To the Editor:
Thus far in the 2019 CT General Assembly session over 3,700 bills have been introduced. That is over double the number introduced for the 2018 session, with 208 completed. The number completed has been in the range of 200-300 in the past nine years (legiscan.com/CT).
The majority of introduced bills will never make it out of committee but while there each gets its 20 minutes of fame if not more time in public hearings. That is one reason why our state government gets bogged down.
What new government might strive for is limiting each legislator to introducing a maximum of 8 bills per session including any cosponsored. Over a dozen other states do limit the number of bills that can be submitted. Sounds too harsh? With 187 members in the CT General Assembly that could still be 1,500 bills proposed every year.
Connecticut is also among eight states that allow submission of short-form bills. These lack detail, are more of a statement of intent while fulfilling a means to gauge interest and do not yet tie up the time of bill writing staff. However, when overused, they allow our elected officials to proudly proclaim: “Look what I’m doing” when in truth they are achieving little if anything. New government would stop the practice of short-form bills.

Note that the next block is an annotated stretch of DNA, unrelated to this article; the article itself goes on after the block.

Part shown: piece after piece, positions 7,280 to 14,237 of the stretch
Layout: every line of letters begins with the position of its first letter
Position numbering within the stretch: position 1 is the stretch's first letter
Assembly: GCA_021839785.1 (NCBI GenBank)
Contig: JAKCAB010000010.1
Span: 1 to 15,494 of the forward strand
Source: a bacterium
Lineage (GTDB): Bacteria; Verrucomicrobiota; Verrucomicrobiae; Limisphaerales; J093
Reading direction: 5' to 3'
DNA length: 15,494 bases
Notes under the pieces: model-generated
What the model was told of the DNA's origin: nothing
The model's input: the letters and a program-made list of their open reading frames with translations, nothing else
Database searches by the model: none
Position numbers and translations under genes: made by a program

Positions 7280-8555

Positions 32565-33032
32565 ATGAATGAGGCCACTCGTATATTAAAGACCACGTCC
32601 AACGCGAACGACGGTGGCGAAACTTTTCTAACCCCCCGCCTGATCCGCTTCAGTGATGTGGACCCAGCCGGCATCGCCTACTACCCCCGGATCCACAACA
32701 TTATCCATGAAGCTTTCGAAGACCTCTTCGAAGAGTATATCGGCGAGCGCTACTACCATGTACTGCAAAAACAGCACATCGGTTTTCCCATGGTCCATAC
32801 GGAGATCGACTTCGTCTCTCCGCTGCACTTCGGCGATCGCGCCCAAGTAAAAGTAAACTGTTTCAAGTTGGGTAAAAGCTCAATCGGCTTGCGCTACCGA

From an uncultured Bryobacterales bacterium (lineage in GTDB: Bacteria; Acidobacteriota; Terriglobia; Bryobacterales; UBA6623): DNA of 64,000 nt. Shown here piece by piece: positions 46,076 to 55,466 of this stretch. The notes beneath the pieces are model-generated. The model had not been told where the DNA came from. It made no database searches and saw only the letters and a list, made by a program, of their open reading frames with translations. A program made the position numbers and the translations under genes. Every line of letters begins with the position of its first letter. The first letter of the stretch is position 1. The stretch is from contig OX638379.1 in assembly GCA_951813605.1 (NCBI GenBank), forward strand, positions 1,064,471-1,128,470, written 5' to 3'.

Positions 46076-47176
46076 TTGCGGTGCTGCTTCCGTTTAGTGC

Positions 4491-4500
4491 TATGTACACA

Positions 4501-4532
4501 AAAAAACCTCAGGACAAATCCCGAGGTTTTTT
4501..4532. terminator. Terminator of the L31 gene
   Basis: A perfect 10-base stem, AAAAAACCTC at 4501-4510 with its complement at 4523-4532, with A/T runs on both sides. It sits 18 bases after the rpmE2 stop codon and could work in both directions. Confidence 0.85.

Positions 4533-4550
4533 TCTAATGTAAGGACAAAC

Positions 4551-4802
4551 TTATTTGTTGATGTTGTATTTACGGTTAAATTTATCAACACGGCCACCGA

New government might also reduce the number of these elected officials. CT has a population of 3,580,000 and a landmass of 5,543 square miles. New York has a population of 19,850,000 million and a landmass of 54,556 square miles with 213 senators/representatives. Would we really suffer if we cut by half our state senators (36) and representatives (151)?
The citizens of Connecticut deserve a state legislature that is not organized and operated along 19th and 20th century models.
To the Editor: